With the NBA Conference Semifinals under way, the attention of just about every basketball fan in the world is squarely focused on the events taking place on the court. The NBA, however, also has its focus on another ball. The organization is joining forces with the players’ union to launch a program that addresses the mental wellness of players. This program will include both a website and public service ads that stress the importance of mental—not just physical—health among athletes.

Both the site and the ads are live as of Tuesday, May 1.

Two of the players who are promoting the program – Toronto Raptors DeMar DeRozan and Cleveland Cavaliers Kevin Love – say they hope to make discussion of mental health issues more accepted among athletes. Presently, it is rare for players to speak openly about their mental health because they feel there a stigma on athletes who struggle with mental illness, particularly depression. Consequently, they oftentimes feel alienated and ashamed of their feelings, which lead them to bottle up their problems. This only makes matters worse.

Even though between 10% and 20% of the U.S. population experiences depression at some point in their lives, there continues to be some hesitancy to openly discuss it—even outside of the athletic community. However, there is no reason that anyone should feel shame or that they need to shoulder the burden of depression on their own or hide symptoms should they feel sad, worthless, hopeless, or unmotivated.

Depression is not a sign of weakness. It is a medical condition with a strong genetic component. Depression can be triggered by stressful life events like the death of a loved one, financial difficulties, relationship troubles, sickness, or trauma. Any of these events can have a dramatic impact on one’s brain chemistry  — presenting as deficiencies of the neurotransmitters norepinephrine, serotonin, and dopamine – and lead to depression and can often occur concurrently with other anxiety disorders or obsessive compulsive disorder.

Whether on its own or in conjunction with these comorbidities, depression can have an impact on sleep, appetite, and cognition. It can also increase the likelihood of suicide. Notably, as many as 15% of people diagnosed with depression take their own lives, so diagnosis and treatment are clearly critical.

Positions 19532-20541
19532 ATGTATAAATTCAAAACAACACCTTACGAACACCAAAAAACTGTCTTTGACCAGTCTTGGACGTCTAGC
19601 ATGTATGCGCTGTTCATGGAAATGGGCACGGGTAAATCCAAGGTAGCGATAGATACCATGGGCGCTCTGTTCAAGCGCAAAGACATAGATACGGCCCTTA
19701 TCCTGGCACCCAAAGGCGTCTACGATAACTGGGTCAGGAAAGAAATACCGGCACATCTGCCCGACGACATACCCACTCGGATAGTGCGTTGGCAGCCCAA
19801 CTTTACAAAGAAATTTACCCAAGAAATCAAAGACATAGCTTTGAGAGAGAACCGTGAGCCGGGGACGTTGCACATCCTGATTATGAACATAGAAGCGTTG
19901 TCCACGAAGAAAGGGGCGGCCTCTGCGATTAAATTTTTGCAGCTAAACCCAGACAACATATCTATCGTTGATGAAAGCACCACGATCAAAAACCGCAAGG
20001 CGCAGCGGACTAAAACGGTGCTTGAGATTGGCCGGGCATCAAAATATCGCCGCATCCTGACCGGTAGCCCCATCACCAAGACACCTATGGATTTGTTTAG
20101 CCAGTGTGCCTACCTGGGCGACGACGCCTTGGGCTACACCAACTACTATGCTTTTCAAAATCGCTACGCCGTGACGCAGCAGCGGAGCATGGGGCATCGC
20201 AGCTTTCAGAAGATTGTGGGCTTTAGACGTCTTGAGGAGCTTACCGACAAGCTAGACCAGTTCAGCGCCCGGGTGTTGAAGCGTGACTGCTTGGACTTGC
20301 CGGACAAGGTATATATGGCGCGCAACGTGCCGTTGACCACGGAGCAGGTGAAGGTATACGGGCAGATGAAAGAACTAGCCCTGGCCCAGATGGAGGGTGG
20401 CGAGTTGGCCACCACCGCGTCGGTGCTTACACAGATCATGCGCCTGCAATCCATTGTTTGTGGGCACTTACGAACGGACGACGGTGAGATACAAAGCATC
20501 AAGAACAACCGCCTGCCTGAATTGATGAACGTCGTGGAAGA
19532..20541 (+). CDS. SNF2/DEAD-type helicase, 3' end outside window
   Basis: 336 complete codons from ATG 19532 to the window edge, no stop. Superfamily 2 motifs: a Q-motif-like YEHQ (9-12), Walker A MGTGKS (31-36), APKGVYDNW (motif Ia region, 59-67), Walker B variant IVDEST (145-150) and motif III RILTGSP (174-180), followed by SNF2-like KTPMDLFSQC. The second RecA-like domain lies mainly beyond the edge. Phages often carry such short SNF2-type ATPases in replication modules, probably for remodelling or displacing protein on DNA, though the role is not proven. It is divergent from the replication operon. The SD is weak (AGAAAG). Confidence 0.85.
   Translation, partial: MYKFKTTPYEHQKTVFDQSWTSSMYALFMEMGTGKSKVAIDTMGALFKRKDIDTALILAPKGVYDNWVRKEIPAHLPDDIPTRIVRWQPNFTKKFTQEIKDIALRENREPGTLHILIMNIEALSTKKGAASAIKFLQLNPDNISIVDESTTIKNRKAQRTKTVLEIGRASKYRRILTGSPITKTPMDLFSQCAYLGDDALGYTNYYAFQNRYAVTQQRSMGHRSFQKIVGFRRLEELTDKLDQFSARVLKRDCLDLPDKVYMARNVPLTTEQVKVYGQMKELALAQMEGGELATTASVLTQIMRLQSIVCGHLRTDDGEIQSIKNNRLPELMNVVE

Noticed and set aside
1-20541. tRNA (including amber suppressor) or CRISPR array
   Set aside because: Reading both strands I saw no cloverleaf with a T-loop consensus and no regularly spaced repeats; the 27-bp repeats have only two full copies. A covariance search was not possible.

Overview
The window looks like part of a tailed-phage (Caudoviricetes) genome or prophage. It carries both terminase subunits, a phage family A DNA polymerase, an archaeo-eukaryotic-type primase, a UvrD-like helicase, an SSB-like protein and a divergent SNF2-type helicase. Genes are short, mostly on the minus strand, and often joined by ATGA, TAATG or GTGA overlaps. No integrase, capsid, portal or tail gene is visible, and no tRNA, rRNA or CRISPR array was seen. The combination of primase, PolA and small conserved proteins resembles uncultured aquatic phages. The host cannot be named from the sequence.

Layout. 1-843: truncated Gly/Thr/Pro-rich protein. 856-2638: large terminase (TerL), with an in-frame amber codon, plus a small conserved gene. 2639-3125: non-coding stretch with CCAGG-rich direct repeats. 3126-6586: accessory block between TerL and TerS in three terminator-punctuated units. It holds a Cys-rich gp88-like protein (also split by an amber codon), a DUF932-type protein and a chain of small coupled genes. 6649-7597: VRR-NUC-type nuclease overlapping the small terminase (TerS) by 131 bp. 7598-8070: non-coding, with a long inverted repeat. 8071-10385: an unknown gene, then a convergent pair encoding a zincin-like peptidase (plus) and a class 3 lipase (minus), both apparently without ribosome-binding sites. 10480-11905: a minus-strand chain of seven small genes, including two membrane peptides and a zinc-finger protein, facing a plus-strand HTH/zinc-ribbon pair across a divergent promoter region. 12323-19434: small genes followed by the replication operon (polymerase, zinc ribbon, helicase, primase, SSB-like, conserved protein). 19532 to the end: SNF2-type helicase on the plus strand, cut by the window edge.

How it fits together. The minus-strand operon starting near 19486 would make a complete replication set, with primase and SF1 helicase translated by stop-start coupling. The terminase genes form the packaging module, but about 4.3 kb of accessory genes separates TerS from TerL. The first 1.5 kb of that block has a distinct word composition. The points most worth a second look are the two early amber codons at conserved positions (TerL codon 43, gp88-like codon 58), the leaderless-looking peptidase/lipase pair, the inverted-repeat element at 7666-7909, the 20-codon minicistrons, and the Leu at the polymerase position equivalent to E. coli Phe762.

Like any other medical condition, seeking treatment for depression sooner rather than later hastens recovery time significantly, and treatment for depression can reduce the associated risk of suicide. The average depressive episode for patients who receive treatment is three months. Untreated, these episodes can last from six months to over a year, if not longer. A lack of treatment can also mean additional and protracted bouts of depression, since 75% of people who experience depression face at least one additional depressive episode. Furthermore, a depressive episode can often be the initial symptom of bipolar disorder, which requires different methods of treatment. Proper evaluation can eliminate the prospect of misdiagnosis.

On top of ensuring the right diagnosis, a full evaluation can allow a medical professional to take into account the personal needs and preferences of patients and provide them with a unique method of treatment. This unique touch lies at the heart of the Integrative Center for Wellness, and the approach has proven to be very effective. Studies have shown that upwards of 80% of those who have been diagnosed with depression improved with a combination of psychopharmacology and psychotherapy.

However, it is impossible to diagnose and treat any illness if one is unwilling to openly discuss it. This is why removing the stigma around depression is absolutely vital, and why the NBA’s new program to bring the mental health of athletes into the open is a major step forward for mental wellness.